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Showing posts from November, 2008

Evidence-Based Strategy

Though some physicians I've talked to seem to loathe the term "evidence-based medicine," it's a long-overdue attempt to ground decisions on the care of individual patients in "...the conscientious, explicit and judicious use of current best evidence..." (Centre for Evidence-Based Medicine, courtesy of Wikipedia.)
As this new culture takes hold throughout the medical community, it seems fair to ask whether evidence-based discussions might benefit other processes outside of the clinical realm, say, the process of crafting organizational strategy.  And what might "evidence-based strategy" look like compared to current practices?
Some planners may argue with me on this point (actually I hope they do; sparking arguments is one of my goals for this blog) but large briefing books and PowerPoint decks, though ubiquitous, are not by themselves evidence for anything except planners' inability to separate the "vital few" facts from the trivial ma…

Is Health Care "Marketing-Savvy" Enough?

A recent Linkedin query asked whether the healthcare industry is "marketing-savvy" enough?

My answer:
I agree that...compared to a decade ago, health care providers' marketing budgets are way up, but you shouldn't infer from that fact that marketing is getting savvier or more sophisticated.

From my experience (20+ years in the provider trenches) a huge obstacle to the more rapid diffusion of more sophisticated marketing approaches is pervasive CEO unwillingness to demand more of their marketing departments: more visible results, more accountability, more bang-for-the-buck, more customer engagement, more process improvements, more adoption of innovative approaches from other industries, etc.

If the CEO is not educated on what marketing CAN be and what it COULD do, it's difficult to set different and/or higher accountabilities for the marketing function. And, regrettably, hospital marketers are frequently content with the situation as it lets them off the hook …

Terms Of Engagement

Since this is a relatively new blog I think it's only fair to warn you about a few things, since they drive the perspectives from which I write.

First, the best definition of marketing I've ever encountered: marketing is the disciplined, organized pursuit of revenues.

Second: the best definition of branding I've ever encountered: a brand is not what an organization says about itself, but what that organization is capable of doing, willing to do and actually does.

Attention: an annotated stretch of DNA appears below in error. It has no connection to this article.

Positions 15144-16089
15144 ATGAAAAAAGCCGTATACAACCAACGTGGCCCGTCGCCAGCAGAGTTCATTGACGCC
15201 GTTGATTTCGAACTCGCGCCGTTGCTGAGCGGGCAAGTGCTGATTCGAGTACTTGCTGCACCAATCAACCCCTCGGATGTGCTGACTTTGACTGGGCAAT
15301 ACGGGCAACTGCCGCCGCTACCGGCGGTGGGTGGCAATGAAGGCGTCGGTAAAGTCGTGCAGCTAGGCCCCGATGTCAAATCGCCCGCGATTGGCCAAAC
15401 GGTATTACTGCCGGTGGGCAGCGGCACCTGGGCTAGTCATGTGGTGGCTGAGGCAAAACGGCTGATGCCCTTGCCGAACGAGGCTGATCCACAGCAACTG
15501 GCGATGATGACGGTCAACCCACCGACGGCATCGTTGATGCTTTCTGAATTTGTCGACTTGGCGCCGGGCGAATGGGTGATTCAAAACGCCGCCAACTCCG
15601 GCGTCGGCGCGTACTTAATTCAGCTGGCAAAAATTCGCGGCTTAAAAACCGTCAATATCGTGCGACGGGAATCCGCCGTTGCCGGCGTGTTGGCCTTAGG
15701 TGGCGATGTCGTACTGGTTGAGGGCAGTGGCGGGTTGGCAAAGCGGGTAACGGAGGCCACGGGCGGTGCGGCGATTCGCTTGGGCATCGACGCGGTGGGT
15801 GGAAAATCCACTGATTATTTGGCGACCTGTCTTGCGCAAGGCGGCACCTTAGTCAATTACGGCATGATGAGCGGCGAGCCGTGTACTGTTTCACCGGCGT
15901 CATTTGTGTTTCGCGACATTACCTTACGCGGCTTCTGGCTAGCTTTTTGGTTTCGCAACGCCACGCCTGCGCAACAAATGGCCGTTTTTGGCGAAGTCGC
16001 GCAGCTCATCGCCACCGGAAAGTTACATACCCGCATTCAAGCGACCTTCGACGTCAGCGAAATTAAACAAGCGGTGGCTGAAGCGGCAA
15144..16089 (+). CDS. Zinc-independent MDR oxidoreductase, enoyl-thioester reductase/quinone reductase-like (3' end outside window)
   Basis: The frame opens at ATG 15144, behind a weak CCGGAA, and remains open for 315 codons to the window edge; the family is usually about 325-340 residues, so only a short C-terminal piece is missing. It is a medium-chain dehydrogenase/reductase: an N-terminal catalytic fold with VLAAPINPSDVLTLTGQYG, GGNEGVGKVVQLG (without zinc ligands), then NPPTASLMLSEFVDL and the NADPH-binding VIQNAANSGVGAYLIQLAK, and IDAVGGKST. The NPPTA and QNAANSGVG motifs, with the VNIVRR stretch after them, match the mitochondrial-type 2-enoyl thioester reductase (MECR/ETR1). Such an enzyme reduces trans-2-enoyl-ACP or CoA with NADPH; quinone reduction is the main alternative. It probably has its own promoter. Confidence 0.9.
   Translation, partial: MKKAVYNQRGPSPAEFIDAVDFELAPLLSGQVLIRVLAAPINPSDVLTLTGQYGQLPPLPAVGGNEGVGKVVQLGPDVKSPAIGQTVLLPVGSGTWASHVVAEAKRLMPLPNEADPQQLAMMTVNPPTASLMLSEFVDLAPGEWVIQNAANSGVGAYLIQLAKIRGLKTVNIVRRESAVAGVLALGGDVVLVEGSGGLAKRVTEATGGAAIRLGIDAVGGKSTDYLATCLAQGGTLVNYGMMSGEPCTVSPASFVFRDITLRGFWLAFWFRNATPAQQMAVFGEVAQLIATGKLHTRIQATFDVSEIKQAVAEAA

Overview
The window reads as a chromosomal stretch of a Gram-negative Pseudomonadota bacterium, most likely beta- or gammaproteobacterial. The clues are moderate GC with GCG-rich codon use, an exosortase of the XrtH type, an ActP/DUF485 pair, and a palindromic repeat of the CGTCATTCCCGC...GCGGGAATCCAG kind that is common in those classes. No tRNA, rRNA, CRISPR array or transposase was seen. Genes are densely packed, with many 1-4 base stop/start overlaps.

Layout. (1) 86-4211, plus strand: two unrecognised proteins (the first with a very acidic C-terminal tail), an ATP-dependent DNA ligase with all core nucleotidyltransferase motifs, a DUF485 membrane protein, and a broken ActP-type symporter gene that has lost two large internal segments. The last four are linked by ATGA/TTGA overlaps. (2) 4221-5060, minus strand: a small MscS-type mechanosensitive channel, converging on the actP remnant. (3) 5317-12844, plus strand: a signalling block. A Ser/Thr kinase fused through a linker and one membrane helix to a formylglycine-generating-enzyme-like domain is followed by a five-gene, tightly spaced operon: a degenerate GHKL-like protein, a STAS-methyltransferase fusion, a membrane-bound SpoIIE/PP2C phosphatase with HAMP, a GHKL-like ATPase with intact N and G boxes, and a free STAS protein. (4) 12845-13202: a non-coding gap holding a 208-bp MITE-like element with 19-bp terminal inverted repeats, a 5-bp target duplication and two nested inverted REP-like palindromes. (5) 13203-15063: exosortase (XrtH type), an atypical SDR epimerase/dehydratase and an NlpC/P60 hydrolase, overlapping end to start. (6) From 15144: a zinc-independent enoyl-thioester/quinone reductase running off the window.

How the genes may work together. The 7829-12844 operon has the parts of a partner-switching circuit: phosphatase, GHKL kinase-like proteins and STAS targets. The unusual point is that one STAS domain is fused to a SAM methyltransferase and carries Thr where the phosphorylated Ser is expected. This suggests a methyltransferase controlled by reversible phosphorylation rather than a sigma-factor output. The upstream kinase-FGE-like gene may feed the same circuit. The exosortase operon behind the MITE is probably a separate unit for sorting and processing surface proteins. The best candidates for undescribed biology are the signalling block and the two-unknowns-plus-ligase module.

That's enough for now. Stay tuned.Over the next few days I'll be developing the concept of "evidence-based strategy."

Google Flu Trends

Using Google Flu Trends to track this season's flu epidemic may give your organization's response a two-week head-start. According to Google's web site:"We have found a close relationship between how many people search for flu-related topics and how many people actually have flu symptoms. Of course, not every person who searches for "flu" is actually sick, but a pattern emerges when all the flu-related search queries from each state and region are added together. We compared our query counts with data from a surveillance system managed by the U.S. Centers for Disease Control and Prevention (CDC) and found that some search queries tend to be popular exactly when flu season is happening. By counting how often we see these search queries, we can estimate how much flu is circulating in various regions of the United States.It'll be interesting to see how Google's forecast correlates with this season's actual cases. If it works, look for more early-w…

The Health Of Health Care

Health care was once thought to be relatively recession-resistant. Not so, reports today's Chicago Tribune in a story about Moody's forecast of softening demand, tightening credit and declining reimbursement.
Certainly in good times but especially in bad, health care providers are way too passive about growth, tending to view top line revenue as fixed and pretty much out of their control. Neither is true, but if you believe it is, expenses are the only lever left to pull. And so it becomes that after much effort spent on reengineering, budget-cutting and de-layering, what's left behind is an organization too shell-shocked and untrusting to heed a "we now need to grow..." message.
Using a biblical term, successful organizations - those achieving true strategic separation - spend the "years of plenty" deepening loyal customer relationships and building robust growth-oriented cultures, recognizing them as the necessary seed corn for surviving the inevi…

Draw A Line...On The Wall

Business Week covers Dr. Donald Berwick's efforts to remake health care. Sometimes innovation is as simple as a line on a wall.
Now the question is how to turn that line - and the quality improvement it represents - into a strategic differentiator.  I.e. what's in it for the customer, as we marketers would put it?  Higher quality at the same or lower price means an improved value proposition.  In any other industry, that's a winning hand.

Knock! Knock! Anybody Home In H-R?

Despite the economy, there's still a war on for the best talent.  Always will be.  Give me the best of the best and, even on a playing field tilted against me, I'll take market share away from your merely-average crew every time.
Thus it's a mystery to me why so many organizations maintain such user-unfriendly "talent acquisition systems" on their corporate web sites.  Don't believe me?  Pretend you're a job-seeker and "mystery-shop" your organization's process.  Ask yourself how many otherwise stellar people you've driven away.  
I'm betting the number is more than zero.  Ask yourself where they went.  Maybe to your competitor?  Can you afford it?  Maybe what's saving you is you're no worse than anybody else.